Our Human Resource blogs and articles are designed to give you up to date access to current information and issues
Managing Bank HolidaysPosted on by Angela Rhodes
With two bank holidays looming, we have been asked for clarification on bank holidays and whether or not an employer can require an employee to work on a bank holiday. Workers are entitled to 5.6 weeks’ paid leave each year under the Working Time Regulations 1998. For an employee working five days per week, 5.6 weeks equates to 28 days and this is pro-rated for part-time employees. If a worker works more than five days per week, this makes no difference as the entitlement is capped at 28 days. Most years there are eight bank and public holidays in England and Wales and nine in Scotland. There is no differentiation between bank and public holidays and any other days in the regulations which allow them to be part of the 5.6 week entitlement. If a Company chooses, they can of course grant workers additional days’ holiday entitlement over and above the statutory entitlement. We are often told by clients that employees believe they have a right to take all bank and public holidays off. This is not true. There is no statutory right for employees to take time off on bank and public holidays other than employees within banks who cannot be required to work on bank holidays under the Banking and Financial Dealings Act 1971. The bank holidays are determined by this Act and Royal Proclamation. In England and Wales these are normally New Year’s Day, Easter Monday, the first and last Mondays in May, the last Monday in August, Boxing Day if it is not a Sunday and 27th December if Christmas Day or Boxing Day falls on a Sunday. Further days can be declared as bank holidays by Royal Proclamation. Good Friday and Christmas Day are common law holidays. These days are often referred to as “public holidays”. Scotland is slightly different and has New Year’s Day, 2nd January, Good Friday, the first and last Mondays in May, the first Monday in August, Christmas Day, Boxing Day and St Andrew’s Day or the following Monday if it falls on a Saturday or Sunday. There are additional “local” holidays set which vary from region to region. If your Company decides to close on these holidays, then the employees can be required to take leave on those days and this will be deducted from their 28 days’ holiday. It is important that employers make it quite clear in an employee’s contract of employment whether their holiday entitlement is in addition to or inclusive of bank and public holidays so as to avoid any misinterpretation. If you require an employee to work on a bank holiday they do not automatically have the right, contrary to popular belief, to be paid double time. Check what is stated in their contract but if it is silent on what is to be paid, then there is no problem in them being paid their standard rate of pay.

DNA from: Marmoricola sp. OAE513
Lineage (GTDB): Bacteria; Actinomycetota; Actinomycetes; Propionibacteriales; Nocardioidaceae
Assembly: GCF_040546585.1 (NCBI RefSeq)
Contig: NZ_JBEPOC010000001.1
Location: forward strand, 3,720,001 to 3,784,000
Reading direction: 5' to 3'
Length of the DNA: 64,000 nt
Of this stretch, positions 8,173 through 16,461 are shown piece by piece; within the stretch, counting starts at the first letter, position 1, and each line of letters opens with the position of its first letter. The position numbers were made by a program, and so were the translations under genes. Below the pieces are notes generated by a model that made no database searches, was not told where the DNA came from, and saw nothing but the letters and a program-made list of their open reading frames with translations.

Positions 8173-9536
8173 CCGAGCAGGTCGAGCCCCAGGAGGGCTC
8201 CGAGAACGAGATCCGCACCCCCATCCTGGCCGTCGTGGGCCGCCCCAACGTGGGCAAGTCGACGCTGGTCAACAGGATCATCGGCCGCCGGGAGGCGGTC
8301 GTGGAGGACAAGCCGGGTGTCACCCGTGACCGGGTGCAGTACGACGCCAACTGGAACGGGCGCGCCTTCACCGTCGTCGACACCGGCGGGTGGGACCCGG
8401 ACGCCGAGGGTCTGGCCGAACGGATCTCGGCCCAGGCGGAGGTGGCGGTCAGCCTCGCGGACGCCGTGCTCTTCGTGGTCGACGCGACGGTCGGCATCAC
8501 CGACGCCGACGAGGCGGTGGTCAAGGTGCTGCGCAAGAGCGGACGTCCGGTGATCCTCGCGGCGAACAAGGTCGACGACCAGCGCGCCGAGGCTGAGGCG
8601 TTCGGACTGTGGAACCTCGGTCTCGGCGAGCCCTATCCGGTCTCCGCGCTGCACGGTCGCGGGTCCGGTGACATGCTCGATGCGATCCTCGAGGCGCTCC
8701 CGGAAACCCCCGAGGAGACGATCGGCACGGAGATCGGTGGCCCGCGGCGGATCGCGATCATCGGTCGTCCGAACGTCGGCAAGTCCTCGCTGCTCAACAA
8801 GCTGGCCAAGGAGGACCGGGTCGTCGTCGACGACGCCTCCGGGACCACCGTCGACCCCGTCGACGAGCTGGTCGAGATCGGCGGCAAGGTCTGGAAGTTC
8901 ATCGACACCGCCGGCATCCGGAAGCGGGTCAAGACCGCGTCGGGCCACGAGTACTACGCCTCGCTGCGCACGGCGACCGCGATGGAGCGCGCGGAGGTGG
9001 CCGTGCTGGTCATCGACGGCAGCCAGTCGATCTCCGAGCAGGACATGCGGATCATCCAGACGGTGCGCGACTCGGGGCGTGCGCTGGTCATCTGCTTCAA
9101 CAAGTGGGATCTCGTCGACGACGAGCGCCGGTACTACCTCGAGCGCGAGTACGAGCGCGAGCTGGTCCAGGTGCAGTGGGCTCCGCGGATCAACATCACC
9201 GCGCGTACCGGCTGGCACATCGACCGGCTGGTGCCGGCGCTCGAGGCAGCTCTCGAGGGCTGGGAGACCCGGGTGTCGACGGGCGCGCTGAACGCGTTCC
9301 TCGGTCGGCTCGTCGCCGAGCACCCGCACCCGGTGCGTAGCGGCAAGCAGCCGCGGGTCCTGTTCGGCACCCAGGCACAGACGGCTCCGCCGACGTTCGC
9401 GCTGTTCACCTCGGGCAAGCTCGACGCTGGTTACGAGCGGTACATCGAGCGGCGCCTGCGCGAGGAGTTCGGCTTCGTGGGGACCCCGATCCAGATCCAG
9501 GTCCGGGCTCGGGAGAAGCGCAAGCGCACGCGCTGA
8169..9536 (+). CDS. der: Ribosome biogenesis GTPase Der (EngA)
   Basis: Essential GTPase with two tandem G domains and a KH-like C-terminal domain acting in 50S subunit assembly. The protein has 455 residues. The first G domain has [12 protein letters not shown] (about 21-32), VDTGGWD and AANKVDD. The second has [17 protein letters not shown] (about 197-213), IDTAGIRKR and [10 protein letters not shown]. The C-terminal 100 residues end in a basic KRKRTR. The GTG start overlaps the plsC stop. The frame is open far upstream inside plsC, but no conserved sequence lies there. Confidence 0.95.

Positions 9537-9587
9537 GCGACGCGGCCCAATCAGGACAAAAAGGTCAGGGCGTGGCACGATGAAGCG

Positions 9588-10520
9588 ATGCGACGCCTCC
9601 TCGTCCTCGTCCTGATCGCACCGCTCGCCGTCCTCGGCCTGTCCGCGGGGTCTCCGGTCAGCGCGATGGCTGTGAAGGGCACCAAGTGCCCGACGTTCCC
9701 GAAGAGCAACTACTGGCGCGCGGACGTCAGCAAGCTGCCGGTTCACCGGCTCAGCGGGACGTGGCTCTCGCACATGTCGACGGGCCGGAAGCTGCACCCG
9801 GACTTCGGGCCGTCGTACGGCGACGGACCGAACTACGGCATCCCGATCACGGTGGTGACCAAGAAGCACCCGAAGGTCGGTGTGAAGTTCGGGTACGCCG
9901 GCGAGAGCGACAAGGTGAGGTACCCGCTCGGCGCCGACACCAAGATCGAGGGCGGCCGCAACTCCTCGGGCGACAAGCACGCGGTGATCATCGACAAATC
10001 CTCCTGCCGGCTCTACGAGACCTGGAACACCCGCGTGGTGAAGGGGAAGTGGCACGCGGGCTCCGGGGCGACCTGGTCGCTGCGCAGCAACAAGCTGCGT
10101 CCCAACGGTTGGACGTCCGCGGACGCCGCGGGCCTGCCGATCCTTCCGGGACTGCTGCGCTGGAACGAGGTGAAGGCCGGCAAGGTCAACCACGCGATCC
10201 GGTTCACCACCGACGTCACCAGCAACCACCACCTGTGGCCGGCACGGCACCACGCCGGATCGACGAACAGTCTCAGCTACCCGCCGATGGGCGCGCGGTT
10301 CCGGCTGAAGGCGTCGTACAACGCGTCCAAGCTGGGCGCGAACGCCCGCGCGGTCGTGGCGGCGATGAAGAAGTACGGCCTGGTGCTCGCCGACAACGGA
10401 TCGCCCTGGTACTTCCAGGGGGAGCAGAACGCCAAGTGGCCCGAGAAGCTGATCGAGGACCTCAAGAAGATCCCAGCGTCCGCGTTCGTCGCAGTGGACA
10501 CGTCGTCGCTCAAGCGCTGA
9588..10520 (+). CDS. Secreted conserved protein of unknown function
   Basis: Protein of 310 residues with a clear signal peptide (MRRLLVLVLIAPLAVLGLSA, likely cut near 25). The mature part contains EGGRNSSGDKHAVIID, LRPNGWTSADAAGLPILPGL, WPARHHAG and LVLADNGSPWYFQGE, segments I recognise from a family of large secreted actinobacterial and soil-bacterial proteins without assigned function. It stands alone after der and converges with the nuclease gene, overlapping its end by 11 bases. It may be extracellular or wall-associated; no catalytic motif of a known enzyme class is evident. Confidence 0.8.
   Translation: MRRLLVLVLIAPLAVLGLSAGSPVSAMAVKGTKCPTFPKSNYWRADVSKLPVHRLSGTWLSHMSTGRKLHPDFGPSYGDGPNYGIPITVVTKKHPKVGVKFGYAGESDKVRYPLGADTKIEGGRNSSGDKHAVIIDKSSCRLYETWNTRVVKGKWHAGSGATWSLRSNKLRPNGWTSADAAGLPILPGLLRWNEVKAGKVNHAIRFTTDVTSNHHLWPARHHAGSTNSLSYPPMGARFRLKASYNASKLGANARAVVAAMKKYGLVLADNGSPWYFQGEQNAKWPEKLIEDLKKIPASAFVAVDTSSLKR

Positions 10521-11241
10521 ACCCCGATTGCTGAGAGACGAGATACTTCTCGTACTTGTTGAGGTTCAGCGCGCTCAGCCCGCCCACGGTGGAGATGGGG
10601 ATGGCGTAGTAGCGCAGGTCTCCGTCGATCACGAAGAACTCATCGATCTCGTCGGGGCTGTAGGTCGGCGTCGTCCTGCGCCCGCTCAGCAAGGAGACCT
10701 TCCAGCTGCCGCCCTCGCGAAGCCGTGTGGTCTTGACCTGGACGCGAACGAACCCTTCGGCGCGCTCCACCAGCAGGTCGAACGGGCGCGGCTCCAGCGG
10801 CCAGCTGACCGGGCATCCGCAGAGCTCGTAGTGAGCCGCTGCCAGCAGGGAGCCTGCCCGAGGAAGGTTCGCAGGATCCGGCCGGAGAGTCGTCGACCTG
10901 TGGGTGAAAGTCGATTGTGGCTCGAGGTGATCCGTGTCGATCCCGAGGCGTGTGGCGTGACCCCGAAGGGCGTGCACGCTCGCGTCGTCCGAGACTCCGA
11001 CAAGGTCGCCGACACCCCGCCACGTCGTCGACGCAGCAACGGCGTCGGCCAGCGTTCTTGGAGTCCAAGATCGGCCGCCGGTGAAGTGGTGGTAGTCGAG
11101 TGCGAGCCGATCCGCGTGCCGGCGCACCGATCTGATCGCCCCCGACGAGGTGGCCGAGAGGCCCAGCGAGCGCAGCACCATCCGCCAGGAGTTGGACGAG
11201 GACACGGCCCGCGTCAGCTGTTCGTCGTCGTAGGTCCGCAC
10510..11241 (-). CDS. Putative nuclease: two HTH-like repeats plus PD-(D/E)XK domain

< Go back